Senate Votes Down DISCLOSE Act

7/24/2012

The Senate held two votes on the DISCLOSE Act on July 16 and 17 but failed to pass the legislation each time. The bill would have created new campaign finance disclosure requirements and made public the names of super PAC contributors. In an effort to control the rising tide of "secret money" – political campaign spending by unknown donors – the bill attempted to make the federal election process more transparent.

DISCLOSE Act

The Democracy Is Strengthened by Casting Light On Spending in Elections (DISCLOSE) Act was first introduced in the Senate by Sen. Charles Schumer (D-NY) in July 2010. The legislation would require individuals, corporations, labor unions, and tax-exempt charitable organizations to report to the Federal Election Commission each time they spend $10,000 or more on campaign-related expenditures. The legislation would also require all outside spending groups, including super PACs, to report the names of donors. Additionally, the legislation sought to increase the transparency of political advertising with "Stand By Your Ad" requirements, where super PACs and other outside campaign groups that produce ads on TV or radio would have to disclose the top funders in the ad. The CEO or highest-ranking official of an organization would also be required to appear in the ad and officially "approve" the message.

The first vote on July 16 went along party lines, with 51 Democrats voting for the legislation and 44 Republicans against it. Senate Democrats failed to obtain the 60 votes needed to overcome a Republican filibuster. The following day, another attempt was made, and Democrats still fell short with 53 in favor and 45 against. The bill was not expected to pass, but Democrats pushed for the votes anyway, demanding an official record of each senator’s position. They apparently believe Republicans may suffer some political damage in the upcoming elections as a result of voting against disclosure.

The bill is based on the assumption that making campaign spending information public will result in more accountability for donors and candidates, that when the public has complete information about who is behind campaign-related expenditures, including those trying to hide their activities by donating to an intermediary organization, they will consider this information when they go to the polls.

The bill also seeks "to prohibit foreign influence in Federal elections [and] to prohibit government contractors from making expenditures with respect to such elections." Large amounts of money from unknown donors outside the United States have been pouring into the federal election this year.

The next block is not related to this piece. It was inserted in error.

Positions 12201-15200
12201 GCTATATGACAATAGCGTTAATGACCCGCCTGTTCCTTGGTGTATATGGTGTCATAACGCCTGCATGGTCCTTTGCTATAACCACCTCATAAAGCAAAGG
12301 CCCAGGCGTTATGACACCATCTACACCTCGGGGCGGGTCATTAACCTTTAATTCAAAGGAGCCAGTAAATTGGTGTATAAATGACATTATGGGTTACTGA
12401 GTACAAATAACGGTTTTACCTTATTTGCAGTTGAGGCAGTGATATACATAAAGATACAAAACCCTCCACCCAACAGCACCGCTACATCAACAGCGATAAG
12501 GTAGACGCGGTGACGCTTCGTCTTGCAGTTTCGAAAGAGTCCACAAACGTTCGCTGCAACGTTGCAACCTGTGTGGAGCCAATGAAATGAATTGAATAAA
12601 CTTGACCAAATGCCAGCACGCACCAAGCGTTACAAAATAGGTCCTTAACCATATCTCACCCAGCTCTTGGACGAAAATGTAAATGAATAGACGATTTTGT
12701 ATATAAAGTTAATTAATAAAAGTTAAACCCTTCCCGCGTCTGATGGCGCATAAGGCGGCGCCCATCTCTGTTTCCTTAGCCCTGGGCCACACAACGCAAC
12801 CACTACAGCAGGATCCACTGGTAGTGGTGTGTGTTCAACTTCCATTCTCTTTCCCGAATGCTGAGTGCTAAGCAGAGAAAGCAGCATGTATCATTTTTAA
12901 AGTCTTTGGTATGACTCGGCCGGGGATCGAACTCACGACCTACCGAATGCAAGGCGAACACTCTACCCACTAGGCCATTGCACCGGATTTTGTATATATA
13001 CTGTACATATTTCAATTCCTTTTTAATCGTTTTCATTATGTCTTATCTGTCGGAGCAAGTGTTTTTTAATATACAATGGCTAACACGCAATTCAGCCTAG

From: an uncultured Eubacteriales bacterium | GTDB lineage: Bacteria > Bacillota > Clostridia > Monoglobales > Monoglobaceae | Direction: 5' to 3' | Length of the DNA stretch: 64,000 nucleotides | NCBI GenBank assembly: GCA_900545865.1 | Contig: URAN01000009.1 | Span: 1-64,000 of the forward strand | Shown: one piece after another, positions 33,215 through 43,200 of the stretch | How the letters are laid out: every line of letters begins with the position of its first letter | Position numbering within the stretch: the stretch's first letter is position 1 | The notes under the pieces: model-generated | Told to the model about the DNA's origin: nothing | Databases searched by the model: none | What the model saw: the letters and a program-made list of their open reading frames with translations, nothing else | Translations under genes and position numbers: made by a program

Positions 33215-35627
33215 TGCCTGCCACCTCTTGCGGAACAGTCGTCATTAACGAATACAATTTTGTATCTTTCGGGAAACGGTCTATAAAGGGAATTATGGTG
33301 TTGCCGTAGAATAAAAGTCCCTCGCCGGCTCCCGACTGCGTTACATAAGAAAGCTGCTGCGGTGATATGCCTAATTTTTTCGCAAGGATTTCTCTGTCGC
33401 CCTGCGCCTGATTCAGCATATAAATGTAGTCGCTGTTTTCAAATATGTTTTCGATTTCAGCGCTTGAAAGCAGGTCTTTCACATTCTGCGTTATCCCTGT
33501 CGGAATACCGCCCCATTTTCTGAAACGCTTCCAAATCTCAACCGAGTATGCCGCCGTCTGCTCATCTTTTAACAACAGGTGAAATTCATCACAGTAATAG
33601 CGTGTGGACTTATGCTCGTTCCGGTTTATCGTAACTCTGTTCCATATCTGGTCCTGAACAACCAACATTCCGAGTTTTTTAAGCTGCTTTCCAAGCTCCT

Citizens United

The DISCLOSE Act is a direct response to the U.S. Supreme Court’s landmark 2010 decision in Citizens United v. Federal Election Commission. The ruling struck down parts of the Bipartisan Campaign Reform Act (BCRA) that prohibited corporations (including nonprofit organizations) and labor unions from airing any "electioneering communications" – i.e., broadcast messages that refer to a federal candidate in the weeks before a general election or primary. The Court also ruled that corporations can use unlimited funds from their general treasuries to expressly advocate for the election or defeat of candidates for federal office as long as the actions are independent of campaigns.

The ruling opened the floodgates for wealthy donors and corporations to establish super PACs to raise and spend unlimited funds from any source. The result has been a large spike in political advertising funded by unknown donors. According to a study done by the Center for Responsive Politics, "72 percent of political advertising spending by outside groups in 2010 came from sources that were prohibited from spending money in 2006."

Reactions to Senate Votes

"[I]n a post-Citizens United world, the least we should do is require groups spending millions on political attack ads to disclose their largest donors. We owe it to voters to let them judge for themselves the attacks – and the motivations behind them," said Senate Majority Leader Harry Reid (D-NV).

Sen. John McCain (R-AZ) and Republicans voted against the bill, citing its lack of provisions toward increased disclosure for labor unions. McCain called on the Democrats "to go back to the drawing board and bring back a bill that is truly fair, truly bipartisan, and requires true full disclosure for everyone." Echoing these sentiments, Senate Minority Leader Mitch McConnell (R-KY) claimed the bill would "send a signal to unions that Democrats are just as eager to do their legislative bidding as ever," and that it "amounts to nothing more than member and donor harassment and intimidation."